Cost of the Growing Employee Turnover Rate
U.S. employers are struggling with an unprecedented rise in employee resignation rates. According to new figures from Gartner, 37.4 million people will voluntarily quit their jobs this year, a quite staggering 20% increase on pre-pandemic levels.
The effects of employee turnover are slashing productivity, damaging the corporate culture, and incurring significant replacement expenses. Studies suggest that on average, it costs U.S. companies more than half a trillion dollars annually. So what can companies do to combat this financial risk?
The Case for ‘Thanks’ in the Workplace
Recently, CFO Magazine addressed this issue in an article entitled, “The Financial Upside of Employee Recognition”. The article makes the case that by recognizing employees for their achievements at work businesses can address the two related problems of low productivity and high turnover.
The article states that recognition ensures people feel engaged, connected, and respected, even in the most difficult of times. These factors play a huge part in reducing turnover rates by building employee loyalty and improving productivity. Employee recognition enhances both the employees’ morale and the company’s bottom line.
Financial Implications of Employee Recognition
Recent research from Gallup suggests that a company of around 10,000 people can save an estimated $16.1 million in turnover annually when they make recognition an important part of their culture. This is because such workers are more strongly bound to their companies and inspired to put in their best work.
When employees feel like their organization is invested in them, they are more invested in their organization. That same data shows that people who have positive recognition experiences are three times more likely to feel a sense of loyalty to their company, and this loyalty translates into staying power.
The Role of the CFO
Research suggests that many organizations are not fully investing in recognition nor truly integrating it into their culture. This is largely a reflection of the priorities of business leaders and the fears that hold them back from investing in these programs. In fact, 81% of leaders surveyed for the Gallup report say recognition is not a major strategic priority for their organization. Clearly, given the cost implications, it should be the CFO’s role as the financial steward of the enterprise to work alongside the chief human resources officer in championing recognition as a value driver.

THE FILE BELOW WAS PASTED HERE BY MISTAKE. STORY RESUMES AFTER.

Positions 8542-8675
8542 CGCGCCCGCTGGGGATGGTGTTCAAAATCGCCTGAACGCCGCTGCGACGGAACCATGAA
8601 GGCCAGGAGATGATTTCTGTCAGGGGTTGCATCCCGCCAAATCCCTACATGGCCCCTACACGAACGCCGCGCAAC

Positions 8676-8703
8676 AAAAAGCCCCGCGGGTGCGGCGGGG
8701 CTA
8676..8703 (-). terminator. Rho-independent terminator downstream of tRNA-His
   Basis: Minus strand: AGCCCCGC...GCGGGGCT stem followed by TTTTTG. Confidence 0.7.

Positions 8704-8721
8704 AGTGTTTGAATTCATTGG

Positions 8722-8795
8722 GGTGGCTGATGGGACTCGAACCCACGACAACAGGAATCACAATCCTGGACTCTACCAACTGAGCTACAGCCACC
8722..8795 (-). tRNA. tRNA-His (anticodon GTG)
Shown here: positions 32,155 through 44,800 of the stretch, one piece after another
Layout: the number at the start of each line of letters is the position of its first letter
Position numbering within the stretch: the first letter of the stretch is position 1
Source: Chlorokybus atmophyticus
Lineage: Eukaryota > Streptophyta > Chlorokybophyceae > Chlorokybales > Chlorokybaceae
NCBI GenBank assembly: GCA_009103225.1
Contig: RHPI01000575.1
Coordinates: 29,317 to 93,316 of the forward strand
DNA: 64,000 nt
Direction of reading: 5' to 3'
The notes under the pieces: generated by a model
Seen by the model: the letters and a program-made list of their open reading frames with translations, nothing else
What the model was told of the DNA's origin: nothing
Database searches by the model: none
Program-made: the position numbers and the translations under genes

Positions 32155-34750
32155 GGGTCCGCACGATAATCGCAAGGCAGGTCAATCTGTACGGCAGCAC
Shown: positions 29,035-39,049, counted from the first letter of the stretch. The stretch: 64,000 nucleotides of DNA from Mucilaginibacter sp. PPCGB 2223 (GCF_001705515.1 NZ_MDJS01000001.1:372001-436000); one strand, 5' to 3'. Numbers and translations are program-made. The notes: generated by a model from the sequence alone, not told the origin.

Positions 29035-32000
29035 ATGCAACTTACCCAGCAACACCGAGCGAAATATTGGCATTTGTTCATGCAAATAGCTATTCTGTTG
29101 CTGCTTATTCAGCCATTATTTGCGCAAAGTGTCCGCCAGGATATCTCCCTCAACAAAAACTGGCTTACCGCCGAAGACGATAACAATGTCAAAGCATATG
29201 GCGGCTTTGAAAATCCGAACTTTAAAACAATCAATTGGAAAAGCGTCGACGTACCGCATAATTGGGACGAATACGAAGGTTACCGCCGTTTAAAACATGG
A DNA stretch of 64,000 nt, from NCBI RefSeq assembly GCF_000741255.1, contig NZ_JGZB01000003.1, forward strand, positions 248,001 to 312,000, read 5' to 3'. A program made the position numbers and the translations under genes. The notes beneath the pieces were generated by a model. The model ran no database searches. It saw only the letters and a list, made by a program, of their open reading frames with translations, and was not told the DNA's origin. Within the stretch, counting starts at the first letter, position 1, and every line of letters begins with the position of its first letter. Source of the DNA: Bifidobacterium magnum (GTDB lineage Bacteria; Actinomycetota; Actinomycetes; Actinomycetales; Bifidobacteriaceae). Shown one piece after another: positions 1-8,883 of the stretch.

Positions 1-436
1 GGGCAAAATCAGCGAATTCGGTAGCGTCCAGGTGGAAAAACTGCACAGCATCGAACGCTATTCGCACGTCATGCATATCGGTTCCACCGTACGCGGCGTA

Next Steps for the “C” Suite
Integrating a recognition program is not nearly as difficult as it may seem. It can be as simple as celebrating an employee’s birthday or as sophisticated as bringing in employee recognition companies to help develop a recognition program. As for a formal budget for these programs, a good rule of thumb is for CFOs to start by budgeting 1% of their employee payroll for recognition programs and go up from there.
However, data has shown that more frequent recognition has a greater positive effect on engagement and retention than salary increases alone. C-level sponsorship is probably the most critical factor in ensuring effective recognition programs.
The Value of a Recognition Culture
Clearly, creating a culture of employee appreciation is your best defense against the great resignation occurring within companies and organizations. We at Incentra have the technology and expertise to help you overcome this current challenge. Give us a call.